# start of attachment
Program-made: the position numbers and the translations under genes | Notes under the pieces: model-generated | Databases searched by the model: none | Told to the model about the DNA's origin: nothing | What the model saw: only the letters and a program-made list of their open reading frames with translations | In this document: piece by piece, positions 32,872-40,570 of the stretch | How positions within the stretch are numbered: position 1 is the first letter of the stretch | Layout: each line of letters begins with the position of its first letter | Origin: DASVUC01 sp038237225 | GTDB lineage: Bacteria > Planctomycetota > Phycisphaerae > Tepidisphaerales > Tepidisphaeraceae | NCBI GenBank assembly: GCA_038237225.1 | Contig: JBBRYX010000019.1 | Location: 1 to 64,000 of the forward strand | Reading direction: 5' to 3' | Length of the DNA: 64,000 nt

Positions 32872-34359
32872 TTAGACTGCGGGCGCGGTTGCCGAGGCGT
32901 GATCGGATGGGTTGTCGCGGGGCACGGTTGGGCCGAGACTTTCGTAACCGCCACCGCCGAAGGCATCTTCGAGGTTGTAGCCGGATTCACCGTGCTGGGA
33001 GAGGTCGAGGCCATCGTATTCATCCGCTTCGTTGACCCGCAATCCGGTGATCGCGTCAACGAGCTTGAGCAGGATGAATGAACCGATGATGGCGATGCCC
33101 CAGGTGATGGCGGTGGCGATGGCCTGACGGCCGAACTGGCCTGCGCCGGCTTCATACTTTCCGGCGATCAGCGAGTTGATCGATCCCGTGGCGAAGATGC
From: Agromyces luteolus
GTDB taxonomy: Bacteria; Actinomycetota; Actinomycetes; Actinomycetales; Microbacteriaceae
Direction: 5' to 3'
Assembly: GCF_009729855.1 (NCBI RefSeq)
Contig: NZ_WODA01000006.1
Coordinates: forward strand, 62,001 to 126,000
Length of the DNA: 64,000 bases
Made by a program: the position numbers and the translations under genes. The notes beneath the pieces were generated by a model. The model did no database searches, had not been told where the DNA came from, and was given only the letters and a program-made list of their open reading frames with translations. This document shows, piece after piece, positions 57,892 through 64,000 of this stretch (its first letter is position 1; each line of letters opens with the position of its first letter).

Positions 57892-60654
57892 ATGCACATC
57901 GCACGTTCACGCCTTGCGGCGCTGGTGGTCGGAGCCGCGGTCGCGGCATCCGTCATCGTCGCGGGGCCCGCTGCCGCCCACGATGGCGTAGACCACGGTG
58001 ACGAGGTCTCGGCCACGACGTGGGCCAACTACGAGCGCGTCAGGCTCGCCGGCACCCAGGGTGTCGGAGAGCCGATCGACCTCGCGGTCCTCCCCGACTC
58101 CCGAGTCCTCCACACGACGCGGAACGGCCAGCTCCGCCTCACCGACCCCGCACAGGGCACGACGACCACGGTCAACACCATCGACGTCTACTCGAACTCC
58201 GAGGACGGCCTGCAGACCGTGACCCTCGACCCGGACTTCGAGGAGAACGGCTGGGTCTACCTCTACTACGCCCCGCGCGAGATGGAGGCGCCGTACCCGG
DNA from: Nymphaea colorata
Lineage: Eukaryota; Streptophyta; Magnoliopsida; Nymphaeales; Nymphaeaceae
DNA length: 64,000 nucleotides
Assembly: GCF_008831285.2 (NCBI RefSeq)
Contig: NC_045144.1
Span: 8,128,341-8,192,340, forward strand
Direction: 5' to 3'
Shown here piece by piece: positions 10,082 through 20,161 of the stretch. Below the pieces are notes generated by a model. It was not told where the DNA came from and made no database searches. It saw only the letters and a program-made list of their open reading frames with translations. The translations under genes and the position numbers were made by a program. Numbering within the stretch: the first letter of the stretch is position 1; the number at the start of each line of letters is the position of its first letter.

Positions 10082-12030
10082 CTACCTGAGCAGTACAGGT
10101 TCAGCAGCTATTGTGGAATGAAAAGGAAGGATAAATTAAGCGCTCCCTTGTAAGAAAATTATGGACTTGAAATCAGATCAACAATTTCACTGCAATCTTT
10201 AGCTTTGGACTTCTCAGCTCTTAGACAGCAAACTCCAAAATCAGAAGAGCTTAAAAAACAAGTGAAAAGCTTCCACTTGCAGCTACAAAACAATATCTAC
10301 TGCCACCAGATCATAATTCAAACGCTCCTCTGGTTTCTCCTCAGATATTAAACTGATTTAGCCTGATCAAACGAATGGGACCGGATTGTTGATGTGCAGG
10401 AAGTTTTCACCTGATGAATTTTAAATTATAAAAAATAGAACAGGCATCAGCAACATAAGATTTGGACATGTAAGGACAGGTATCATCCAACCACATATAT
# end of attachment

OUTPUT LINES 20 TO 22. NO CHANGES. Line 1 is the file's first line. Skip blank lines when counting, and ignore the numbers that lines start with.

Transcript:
58201 GAGGACGGCCTGCAGACCGTGACCCTCGACCCGGACTTCGAGGAGAACGGCTGGGTCTACCTCTACTACGCCCCGCGCGAGATGGAGGCGCCGTACCCGG
DNA from: Nymphaea colorata
Lineage: Eukaryota; Streptophyta; Magnoliopsida; Nymphaeales; Nymphaeaceae